Gianpiero Placidi

Gianpiero Placidi is a freshman on the tennis team from Bournemouth, England.

How did you decide to attend Hillsdale? Has living in the United States been a difficult cultural transition?
Right, so I’m from Bournemouth—that’s around the middle of the south coast, about two hours from London. I was looking to come to America and got contacted by the Hillsdale tennis coach, came out for a visit, and thought it would be a good one to give a go. Aside from Hillsdale, I visited Chicago for a few nights so I haven’t really seen much of the U.S. I am going to do some traveling after this semester—go around to the big cities, see the main attractions, visit the national places of interest. There are no major differences between the U.S. and home, just lots of minor ones—culture, food, people. It all feels quite new here; it’s obviously very newly populated compared to Europe. Culturally, sports are central here. It’s huge. It’s almost like it’s a religion, everybody’s so into it. Also the size of America is massive and basically everyone drives, even at college, which was surprising.

Does the men’s tennis team have a primary goal it hopes to achieve by the end of the season?
I think the main goal is to make it to the conference finals at the end of April, and that’s a reasonable target. We have a decent standing right now. We are 3-1, and have won our last three matches. The next match is on Friday at St. Louis and we are ready to play tougher teams in the conference.

What advice can you give to someone who has never played tennis before but would like to pick up a racket for the first time?
You just have to give it a go. You don’t know if you’ll be good at it or like it not until you pick up a racket and try. I must say, tennis is a very difficult sport. It’s not the most accessible sport. But, I think it’s still worth it to pick up a racket, and go try playing it for the first time. What do you have to lose? Also, I would like to encourage people to find out whenever we are having a match in the future. Most people have not necessarily watched too much live tennis and maybe after coming to a match they’d want to play themselves.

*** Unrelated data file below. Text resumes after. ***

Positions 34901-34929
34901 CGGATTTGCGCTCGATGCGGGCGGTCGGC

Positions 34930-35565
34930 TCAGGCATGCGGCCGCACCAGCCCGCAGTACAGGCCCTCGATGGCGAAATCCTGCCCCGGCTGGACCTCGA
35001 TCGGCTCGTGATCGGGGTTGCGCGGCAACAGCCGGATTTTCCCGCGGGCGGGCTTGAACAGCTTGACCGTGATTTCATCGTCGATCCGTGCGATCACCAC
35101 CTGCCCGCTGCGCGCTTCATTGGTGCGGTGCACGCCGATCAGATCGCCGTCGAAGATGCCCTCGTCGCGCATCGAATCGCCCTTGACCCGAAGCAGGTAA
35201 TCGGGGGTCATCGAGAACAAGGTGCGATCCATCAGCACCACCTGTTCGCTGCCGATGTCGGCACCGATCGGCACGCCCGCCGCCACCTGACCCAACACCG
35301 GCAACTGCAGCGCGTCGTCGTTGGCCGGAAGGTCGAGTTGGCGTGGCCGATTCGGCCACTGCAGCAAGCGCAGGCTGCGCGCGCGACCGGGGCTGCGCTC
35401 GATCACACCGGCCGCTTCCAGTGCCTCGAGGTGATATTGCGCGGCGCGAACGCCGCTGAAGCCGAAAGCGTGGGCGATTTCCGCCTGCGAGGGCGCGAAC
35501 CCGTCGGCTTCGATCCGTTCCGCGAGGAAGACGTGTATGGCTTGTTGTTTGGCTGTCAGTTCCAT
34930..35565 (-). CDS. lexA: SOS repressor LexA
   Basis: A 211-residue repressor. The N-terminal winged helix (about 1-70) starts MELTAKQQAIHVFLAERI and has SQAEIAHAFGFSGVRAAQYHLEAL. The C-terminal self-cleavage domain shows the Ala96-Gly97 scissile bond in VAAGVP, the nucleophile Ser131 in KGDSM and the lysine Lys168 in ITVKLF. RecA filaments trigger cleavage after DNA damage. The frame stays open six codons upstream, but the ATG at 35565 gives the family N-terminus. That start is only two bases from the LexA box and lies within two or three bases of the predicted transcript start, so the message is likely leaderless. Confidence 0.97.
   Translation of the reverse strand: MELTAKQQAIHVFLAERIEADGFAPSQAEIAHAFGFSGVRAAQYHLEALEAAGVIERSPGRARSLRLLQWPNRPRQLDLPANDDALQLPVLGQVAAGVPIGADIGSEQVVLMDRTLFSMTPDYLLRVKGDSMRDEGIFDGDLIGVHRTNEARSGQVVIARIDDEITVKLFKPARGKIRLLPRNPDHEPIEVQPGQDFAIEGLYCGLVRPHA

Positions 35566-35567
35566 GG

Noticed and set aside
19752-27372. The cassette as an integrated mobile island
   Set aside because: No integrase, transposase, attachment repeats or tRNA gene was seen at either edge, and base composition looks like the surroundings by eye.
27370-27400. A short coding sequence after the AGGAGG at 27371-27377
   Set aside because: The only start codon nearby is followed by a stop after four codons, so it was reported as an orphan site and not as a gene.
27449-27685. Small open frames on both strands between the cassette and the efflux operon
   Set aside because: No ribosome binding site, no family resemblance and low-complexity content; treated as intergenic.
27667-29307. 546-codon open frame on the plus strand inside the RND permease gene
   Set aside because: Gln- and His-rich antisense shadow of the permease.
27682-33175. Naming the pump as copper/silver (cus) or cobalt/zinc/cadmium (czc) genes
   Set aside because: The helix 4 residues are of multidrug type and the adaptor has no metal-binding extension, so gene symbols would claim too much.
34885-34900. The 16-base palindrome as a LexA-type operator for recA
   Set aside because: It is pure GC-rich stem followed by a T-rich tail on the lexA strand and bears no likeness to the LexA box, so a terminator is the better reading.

Do you plan on continuing your tennis career here at Hillsdale College or moving home to England?
Actually, this is my last semester. I will only attend Hillsdale for one year, because I am going back to England to study chemistry at Imperial College London. I have enjoyed a great experience in America with my time at Hillsdale, but I am excited to go back to England because I love chemistry and this is a fantastic university and an amazing opportunity for me. I’ve got at least four years there to get my Master’s degree. Then I’ll see where my career takes me—you can do so much with chemistry. Right, and Imperial College London has a very strong sports program, so of course I will be on the national tennis team.